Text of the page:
1969 Dodge Charger Daytona as its closest rival Plymouth Superbird in 1970. You could say both of them were the most radical design vehicles ever encountered during the muscle car war.
But the Daytona Dodge Charger from its inception was never intended for street racing. As the name suggests, this car was built to answer the challenges on the longest and fastest racing track. To be a winner in the Nascar race on the superspeedways race track.
To get the maximum speed, the engineers took this car to the wind tunnel. There the engineers determine the appropriate aerodynamic design. And the result is that the rear wing is almost 2 feet high, the rear window is flat, and the nose cone is very sloping. A design that looked strange at that time but the results were very impressive.
The racing version of the Dodge Charger Daytona became the first car to reach 200 mph in the history of Nascar racing. Many of the victories Dodge won in 1969 were punctuated by Plymouth in 1970. And then the new Nascar rules banned these cars. All factory cars with big-block 440cid or 426cid Hemi engines later became the most sought-after collection items.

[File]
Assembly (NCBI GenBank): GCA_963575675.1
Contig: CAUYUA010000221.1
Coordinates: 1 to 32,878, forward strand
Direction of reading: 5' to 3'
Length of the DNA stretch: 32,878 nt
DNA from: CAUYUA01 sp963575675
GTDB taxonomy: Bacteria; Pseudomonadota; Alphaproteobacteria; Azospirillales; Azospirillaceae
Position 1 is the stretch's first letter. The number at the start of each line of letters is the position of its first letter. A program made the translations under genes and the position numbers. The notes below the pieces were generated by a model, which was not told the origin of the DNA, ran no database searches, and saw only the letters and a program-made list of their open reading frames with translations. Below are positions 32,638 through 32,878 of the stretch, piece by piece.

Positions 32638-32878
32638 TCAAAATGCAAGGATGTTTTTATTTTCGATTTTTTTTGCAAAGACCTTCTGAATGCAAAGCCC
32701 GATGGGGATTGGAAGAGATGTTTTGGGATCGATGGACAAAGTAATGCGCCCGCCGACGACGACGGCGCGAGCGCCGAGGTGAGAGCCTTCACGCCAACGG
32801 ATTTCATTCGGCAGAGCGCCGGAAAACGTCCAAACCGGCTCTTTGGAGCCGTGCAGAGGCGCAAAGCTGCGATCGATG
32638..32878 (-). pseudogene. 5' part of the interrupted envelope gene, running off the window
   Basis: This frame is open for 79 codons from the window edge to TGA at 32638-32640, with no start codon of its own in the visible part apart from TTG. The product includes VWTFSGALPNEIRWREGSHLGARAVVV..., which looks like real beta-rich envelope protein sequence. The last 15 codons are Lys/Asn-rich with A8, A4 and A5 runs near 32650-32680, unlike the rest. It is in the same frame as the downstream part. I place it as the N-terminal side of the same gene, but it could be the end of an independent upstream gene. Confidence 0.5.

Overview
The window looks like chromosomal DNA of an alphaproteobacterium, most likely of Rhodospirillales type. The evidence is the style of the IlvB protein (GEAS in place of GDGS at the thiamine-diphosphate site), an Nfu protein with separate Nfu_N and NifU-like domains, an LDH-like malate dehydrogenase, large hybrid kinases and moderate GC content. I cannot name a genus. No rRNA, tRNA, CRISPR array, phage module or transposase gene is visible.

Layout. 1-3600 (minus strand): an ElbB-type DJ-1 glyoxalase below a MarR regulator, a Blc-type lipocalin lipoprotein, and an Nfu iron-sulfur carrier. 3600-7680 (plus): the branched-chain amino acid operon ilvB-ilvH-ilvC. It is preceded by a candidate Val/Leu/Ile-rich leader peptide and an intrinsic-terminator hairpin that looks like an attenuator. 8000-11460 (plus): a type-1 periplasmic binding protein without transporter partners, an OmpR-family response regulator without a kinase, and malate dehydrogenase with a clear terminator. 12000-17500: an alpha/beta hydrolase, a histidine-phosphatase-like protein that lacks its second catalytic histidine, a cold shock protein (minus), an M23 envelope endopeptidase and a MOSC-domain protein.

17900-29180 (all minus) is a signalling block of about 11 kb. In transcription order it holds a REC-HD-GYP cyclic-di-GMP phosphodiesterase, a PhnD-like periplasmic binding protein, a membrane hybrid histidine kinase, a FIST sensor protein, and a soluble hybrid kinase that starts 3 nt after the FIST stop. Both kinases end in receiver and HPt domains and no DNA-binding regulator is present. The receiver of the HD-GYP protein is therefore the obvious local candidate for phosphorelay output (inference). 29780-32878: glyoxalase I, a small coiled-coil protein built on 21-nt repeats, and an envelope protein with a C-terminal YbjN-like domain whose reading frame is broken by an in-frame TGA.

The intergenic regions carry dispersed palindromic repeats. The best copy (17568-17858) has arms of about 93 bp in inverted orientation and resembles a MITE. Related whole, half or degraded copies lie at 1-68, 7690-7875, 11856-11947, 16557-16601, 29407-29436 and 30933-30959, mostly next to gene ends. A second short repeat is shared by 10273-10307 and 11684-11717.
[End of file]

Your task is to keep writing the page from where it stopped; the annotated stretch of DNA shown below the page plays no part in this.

Little facts to know about the Daytona Dodge Charger
The aerodynamic kit from Daytona helps reduce air resistance and the drag coefficient becomes 0.28, a remarkable achievement even for today’s standards.
But whether to maximize downforce on the back must use wings that are so high? This is another story. According to legend, the reason for making such high wings is that the rear trunk lid can be fully opened up, hahahaha…
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